Project groups

DM-1.13 | CLIMATE SYSTEM MODELLING ON THE HIGH PERFORMANCE COMPUTING SYSTEM LOEWE-CSC

Project leader:
Prof. Dr. Bodo Ahrens

In project E1.13 a coupled atmosphere-ocean-ice system is studied to assess the impact of the North and Baltic Seas and the Mediterranean Sea on the climate in central Europe. Due to differences in domain areas, grid sizes and time steps between the atmosphere model COSMO-CLM and the ocean model NEMO, the OASIS3 coupler is used to interpolate the exchanged data in space and time.

COSMO-CLM used in this study is a non-hydrostatic regional climate model. The model is set up based on the CORDEX Europe domain with a horizontal grid size of 50 km (0.44 degree). For the lateral boundaries, the 6-hourly ERA-Interim reanalysis data are used.

The NEMO ocean model (version 3.3) includes a sea ice model (LIM3) and is set up for North and Baltic Seas. It has a horizontal resolution of 2’, with 619 x 523 grid cells and 56 vertical layers. The adjustment to the North and Baltic Seas is provided by the Swedish Meteorological and Hydrological Institute (SMHI).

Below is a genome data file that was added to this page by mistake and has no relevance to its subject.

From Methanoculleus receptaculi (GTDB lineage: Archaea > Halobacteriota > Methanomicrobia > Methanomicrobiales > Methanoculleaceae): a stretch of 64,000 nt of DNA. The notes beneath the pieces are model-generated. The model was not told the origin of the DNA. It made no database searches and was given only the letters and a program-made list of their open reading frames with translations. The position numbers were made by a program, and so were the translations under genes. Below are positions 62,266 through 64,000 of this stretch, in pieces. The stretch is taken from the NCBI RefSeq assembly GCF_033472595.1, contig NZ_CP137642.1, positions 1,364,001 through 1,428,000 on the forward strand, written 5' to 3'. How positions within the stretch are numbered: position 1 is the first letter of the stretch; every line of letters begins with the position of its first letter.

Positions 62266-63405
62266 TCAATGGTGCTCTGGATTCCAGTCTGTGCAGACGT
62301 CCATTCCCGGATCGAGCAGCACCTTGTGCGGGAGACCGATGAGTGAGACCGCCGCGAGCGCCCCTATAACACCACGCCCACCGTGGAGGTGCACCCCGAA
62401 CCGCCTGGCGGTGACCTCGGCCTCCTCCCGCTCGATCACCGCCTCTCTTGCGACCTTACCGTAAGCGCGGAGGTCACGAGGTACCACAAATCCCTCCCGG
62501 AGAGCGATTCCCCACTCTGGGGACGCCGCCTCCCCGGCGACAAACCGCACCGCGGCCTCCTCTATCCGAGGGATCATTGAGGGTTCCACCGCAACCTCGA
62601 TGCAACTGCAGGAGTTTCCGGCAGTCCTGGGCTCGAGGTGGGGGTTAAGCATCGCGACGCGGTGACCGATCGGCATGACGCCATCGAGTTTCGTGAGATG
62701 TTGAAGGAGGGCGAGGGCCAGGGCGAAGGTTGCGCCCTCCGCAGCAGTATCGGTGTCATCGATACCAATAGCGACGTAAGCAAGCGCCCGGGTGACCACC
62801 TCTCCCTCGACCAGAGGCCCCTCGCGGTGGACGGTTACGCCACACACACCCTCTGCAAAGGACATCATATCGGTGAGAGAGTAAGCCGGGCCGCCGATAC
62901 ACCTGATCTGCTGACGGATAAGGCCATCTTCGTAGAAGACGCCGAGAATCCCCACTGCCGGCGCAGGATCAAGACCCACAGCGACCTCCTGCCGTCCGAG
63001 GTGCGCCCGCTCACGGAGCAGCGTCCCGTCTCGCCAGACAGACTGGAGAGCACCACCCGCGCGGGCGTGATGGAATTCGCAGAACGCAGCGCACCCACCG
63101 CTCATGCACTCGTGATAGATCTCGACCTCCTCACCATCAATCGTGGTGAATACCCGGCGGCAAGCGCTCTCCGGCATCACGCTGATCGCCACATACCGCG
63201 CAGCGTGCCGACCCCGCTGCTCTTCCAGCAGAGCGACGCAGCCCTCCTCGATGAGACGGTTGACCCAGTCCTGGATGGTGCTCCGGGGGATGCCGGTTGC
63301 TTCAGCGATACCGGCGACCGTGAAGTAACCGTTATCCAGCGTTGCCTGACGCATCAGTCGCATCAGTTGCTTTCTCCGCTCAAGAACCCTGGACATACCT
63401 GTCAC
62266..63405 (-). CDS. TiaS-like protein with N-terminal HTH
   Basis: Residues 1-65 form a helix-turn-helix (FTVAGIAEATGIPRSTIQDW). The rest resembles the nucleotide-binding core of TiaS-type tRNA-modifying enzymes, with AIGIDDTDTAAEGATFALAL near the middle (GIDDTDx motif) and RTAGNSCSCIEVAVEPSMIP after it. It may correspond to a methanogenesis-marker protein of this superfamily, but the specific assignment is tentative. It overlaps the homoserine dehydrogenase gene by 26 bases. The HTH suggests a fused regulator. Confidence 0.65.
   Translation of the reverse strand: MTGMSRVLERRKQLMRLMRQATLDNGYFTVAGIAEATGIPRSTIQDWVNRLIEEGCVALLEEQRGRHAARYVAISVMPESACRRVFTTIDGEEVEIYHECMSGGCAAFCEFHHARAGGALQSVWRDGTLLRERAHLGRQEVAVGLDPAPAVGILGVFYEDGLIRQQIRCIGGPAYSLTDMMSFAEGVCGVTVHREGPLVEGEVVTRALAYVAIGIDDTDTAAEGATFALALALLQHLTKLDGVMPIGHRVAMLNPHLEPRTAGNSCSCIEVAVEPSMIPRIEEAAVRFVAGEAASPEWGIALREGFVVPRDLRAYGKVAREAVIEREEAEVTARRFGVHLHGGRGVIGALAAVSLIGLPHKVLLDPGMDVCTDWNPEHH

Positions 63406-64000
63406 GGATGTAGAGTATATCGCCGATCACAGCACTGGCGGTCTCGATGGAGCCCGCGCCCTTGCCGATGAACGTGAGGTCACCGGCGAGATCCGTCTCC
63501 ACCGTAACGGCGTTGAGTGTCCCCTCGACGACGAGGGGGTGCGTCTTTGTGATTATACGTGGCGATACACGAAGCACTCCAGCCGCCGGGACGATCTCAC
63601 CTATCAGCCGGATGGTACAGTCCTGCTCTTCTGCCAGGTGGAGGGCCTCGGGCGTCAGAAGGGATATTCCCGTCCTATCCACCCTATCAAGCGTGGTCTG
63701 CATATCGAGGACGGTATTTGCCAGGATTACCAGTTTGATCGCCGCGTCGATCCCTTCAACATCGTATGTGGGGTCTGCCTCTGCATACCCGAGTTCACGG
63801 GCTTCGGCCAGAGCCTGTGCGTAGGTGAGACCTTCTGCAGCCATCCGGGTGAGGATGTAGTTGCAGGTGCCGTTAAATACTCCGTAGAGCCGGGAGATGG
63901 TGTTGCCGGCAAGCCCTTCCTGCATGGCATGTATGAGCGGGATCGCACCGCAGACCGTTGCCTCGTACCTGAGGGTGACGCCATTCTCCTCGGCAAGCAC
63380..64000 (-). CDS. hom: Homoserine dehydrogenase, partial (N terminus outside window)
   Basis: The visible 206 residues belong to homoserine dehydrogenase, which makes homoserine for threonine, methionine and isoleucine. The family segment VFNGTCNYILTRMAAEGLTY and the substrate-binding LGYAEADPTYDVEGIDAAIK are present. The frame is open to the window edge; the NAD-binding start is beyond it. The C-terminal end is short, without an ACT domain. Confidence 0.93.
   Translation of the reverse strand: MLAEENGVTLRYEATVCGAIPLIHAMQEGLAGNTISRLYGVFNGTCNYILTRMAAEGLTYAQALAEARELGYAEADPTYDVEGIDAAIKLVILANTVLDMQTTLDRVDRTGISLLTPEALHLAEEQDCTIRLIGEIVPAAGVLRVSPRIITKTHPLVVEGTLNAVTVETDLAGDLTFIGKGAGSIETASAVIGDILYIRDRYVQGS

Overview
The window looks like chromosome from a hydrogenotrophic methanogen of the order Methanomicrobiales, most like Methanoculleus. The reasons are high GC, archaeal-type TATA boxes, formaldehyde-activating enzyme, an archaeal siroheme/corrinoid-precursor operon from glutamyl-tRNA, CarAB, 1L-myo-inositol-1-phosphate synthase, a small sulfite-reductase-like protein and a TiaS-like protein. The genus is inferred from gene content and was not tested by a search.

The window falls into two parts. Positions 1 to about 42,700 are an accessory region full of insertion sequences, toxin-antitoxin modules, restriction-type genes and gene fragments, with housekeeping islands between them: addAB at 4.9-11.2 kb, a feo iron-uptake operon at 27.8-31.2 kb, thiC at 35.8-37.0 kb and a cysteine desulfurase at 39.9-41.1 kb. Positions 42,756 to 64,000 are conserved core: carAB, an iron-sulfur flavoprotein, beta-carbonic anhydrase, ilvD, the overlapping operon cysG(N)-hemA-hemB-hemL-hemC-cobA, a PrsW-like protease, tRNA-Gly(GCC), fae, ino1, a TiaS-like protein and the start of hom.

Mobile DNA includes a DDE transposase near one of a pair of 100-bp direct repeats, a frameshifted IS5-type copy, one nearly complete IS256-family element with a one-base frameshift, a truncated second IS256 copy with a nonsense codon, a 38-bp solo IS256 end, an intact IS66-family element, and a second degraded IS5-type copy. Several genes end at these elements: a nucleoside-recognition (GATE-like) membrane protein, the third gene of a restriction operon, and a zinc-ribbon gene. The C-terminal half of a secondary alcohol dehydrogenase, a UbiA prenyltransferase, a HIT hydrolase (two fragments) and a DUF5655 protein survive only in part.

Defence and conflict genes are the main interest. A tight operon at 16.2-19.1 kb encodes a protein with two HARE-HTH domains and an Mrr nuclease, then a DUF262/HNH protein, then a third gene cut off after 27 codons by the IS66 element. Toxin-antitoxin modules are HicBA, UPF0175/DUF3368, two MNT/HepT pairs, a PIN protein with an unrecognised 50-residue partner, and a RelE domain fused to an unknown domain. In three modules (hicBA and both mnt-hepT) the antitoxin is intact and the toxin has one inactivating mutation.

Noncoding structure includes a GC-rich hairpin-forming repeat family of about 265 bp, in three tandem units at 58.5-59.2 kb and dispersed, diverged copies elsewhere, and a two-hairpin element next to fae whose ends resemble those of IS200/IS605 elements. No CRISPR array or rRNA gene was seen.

The simulation period for the uncoupled atmosphere model as well as for the coupled atmosphere-ocean system is from 1979 to 2010.

The OASIS3 coupler sends the effective precipitation, the atmospheric wind stress, the solar and non-solar radiation and the sea level pressure to the ocean model, which sends the sea surface temperature and the fraction of ice via the OASIS3 coupler to the atmosphere (Figure 1). These fields are exchanged every 3 hours, the interpolation method is distance weighted.

fig. 1

Figure 1: Coupling between atmosphere and ocean.

The first results from the coupled models show a slight increase of 2m temperature in central Europe compared with the stand-alone atmosphere model (Figure 2). In the South West of Europe, temperature tends to be lower in the coupled system because of the cooling effect of the ocean.

fig. 2

Figure 2: Annual average temperature at 2 meter in Kelvin in 1989, difference between coupled system and uncoupled atmosphere model.

Team

Trang Pham van, Ph.D. student

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